Phys Chem Ind J, Volume: 12( 1)
Mean amplitudes of vibration of the VO2F2- and VO2Cl2- anions
- Baran EJ, Center for Inorganic Chemistry, Faculty of Exact Sciences, National University of La Plata, Bvd. 120 N? 1465, 1900-La Plata, Argentina, E-mail: [email protected]
Received: February 18, 2017; Accepted: March 01, 2017; Published: March 06, 2017
Citation: Baran EJ. Mean Amplitudes Of Vibration of the VO2F2 - and VO2Cl2- Anions. Phys Chem Ind J. 2017;12(1):107.
The mean amplitudes of vibration of the VO2F2- and VO2Cl2- anions, derived from vanadium (V), were calculated from known spectroscopic and structural data, in the temperature range between 0 K and 1000 K. The results are discussed and compared with those of the isoelectronic chromium (VI) species CrO2F2 and CrO2Cl2 and with those of other simple vanadium compounds
VO2F2 -; VO2Cl2-; Mean amplitudes of vibration; Isoelectronic Cr (VI) species; Bond properties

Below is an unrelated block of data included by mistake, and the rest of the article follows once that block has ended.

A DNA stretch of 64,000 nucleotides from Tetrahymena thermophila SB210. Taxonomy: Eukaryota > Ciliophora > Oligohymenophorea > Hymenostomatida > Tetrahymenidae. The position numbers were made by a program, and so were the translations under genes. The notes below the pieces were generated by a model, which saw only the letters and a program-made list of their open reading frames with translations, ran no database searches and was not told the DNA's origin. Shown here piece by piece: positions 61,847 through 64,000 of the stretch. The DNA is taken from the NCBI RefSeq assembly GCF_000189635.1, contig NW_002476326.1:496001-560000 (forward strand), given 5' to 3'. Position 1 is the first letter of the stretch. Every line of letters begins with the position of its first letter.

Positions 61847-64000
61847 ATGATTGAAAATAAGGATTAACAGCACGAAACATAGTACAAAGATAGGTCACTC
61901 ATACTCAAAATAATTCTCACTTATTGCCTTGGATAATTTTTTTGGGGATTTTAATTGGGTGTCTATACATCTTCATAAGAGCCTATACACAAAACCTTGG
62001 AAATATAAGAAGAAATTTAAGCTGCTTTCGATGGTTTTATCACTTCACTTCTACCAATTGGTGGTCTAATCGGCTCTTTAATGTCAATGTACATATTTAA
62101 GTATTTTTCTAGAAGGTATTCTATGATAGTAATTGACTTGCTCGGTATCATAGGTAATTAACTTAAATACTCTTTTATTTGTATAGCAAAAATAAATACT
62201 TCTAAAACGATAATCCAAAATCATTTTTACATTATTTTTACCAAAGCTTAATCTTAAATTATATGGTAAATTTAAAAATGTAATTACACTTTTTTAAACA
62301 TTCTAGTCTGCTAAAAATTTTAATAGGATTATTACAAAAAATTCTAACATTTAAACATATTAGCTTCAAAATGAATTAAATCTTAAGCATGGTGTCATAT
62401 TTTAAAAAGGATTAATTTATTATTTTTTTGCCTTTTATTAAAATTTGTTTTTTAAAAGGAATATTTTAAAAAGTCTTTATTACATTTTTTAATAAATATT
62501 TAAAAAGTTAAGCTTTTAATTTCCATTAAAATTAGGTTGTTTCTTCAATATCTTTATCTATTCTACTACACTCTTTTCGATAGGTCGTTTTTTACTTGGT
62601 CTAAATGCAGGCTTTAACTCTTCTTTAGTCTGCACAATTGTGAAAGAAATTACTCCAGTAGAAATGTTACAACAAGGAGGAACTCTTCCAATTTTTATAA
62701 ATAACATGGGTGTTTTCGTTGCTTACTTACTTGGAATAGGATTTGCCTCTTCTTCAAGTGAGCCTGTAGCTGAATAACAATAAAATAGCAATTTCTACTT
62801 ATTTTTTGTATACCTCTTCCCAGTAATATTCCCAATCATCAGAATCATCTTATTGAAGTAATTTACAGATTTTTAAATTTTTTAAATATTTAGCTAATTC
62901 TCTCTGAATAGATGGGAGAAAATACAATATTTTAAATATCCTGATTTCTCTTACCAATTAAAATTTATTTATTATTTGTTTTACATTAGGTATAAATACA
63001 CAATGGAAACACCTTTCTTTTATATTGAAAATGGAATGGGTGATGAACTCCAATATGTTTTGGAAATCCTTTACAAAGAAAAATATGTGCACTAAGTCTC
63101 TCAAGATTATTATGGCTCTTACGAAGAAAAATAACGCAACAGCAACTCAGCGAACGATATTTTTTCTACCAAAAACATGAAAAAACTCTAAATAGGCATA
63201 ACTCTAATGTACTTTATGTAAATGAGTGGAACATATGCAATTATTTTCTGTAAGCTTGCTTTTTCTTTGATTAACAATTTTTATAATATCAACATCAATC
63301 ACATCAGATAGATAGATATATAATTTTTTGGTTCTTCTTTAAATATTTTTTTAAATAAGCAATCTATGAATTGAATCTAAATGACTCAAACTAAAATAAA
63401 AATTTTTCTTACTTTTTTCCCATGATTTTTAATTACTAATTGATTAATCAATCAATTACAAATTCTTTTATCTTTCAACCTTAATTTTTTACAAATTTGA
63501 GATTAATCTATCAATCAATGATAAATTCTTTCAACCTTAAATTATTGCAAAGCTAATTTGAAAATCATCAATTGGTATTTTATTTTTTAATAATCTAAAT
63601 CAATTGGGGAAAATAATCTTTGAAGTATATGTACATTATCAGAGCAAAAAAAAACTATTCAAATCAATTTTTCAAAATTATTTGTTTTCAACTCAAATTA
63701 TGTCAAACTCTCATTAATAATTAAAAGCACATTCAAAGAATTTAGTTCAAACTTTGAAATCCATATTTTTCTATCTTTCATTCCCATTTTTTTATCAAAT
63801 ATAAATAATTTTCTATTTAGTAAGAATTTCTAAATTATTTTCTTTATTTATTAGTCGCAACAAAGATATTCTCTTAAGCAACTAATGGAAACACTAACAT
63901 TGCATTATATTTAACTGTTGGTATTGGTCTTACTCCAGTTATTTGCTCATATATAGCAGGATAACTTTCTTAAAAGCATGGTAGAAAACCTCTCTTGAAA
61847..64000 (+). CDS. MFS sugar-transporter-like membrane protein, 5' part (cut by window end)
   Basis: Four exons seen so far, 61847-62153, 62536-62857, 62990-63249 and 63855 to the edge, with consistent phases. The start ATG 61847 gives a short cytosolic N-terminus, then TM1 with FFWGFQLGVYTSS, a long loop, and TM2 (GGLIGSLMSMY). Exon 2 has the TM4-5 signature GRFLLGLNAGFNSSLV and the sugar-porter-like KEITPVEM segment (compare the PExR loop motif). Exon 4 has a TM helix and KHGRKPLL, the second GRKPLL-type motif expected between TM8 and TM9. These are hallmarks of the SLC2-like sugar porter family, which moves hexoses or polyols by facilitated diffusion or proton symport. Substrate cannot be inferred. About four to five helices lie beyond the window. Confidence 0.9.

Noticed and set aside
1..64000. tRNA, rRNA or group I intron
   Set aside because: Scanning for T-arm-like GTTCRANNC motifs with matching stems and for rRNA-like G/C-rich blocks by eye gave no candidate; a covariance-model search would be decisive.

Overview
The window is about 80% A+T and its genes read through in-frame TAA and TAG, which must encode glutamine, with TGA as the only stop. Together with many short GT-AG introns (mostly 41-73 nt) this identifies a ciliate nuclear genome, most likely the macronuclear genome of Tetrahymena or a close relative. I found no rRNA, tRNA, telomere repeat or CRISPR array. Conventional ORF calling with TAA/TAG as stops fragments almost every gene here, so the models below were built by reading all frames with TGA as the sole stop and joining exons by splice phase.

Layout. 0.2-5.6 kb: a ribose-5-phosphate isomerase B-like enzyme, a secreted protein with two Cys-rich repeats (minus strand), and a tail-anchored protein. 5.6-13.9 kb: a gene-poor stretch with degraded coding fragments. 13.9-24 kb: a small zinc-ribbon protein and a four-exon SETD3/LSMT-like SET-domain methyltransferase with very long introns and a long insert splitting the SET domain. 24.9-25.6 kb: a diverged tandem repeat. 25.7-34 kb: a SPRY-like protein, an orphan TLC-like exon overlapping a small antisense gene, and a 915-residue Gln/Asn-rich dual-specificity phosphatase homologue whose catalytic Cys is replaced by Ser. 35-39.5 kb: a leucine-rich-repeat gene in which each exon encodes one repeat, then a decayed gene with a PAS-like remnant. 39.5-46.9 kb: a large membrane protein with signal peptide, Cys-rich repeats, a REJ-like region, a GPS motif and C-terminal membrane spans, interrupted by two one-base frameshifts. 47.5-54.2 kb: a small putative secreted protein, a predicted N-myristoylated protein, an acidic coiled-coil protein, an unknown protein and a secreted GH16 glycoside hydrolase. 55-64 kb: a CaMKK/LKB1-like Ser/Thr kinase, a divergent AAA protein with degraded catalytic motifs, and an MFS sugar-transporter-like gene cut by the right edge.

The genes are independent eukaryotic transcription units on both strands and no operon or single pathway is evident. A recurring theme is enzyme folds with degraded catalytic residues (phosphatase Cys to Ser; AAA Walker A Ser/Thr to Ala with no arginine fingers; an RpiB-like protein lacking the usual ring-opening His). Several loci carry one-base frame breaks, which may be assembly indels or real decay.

Mean amplitudes of vibration are very useful and valuable parameters for the analysis of molecular structures and their vibrational behaviour. Mean amplitudes of vibration can be derived directly from electron-diffraction experiments and can also be obtained by calculation from vibrational spectroscopic data. Precisely, the starting point of the spectroscopic calculations was their usefulness in the analysis and interpretation of electron-diffraction spectra [1,2]. In order to extend our knowledge on the vibrational properties of vanadium halides and oxyhalides, we have now performed a calculation of the mean amplitudes of vibration of the two anionic oxyhalides VO2F2 - and VO2Cl2-. These two interesting anions, are the only so far known vanadium (V) species of the type VO2X2-, and are isoelectronic to the better known and widely studied chromium (VI) oxyhalides, CrO2F2 and CrO2Cl2. The two vanadium-anions can be isolated in the form of their tetraphenyl arsonium and tetra-phenyl phosphonium salts [3,4] and also the triphenyl-methyl phosphonium salt is known . Crystallographic and spectroscopic studies of these salts ensure the presence of the “free” C2v-VO2X2- species in the respective crystal lattices [3-5]. The detailed assignment of the vibrational (IR and Raman) spectra of both anions, supported by the calculation of the corresponding force constants was performed some years ago by Brandán et al. . We have now extended and complemented this interesting work with the calculation of the respective mean amplitudes of vibration, in a wide temperature range.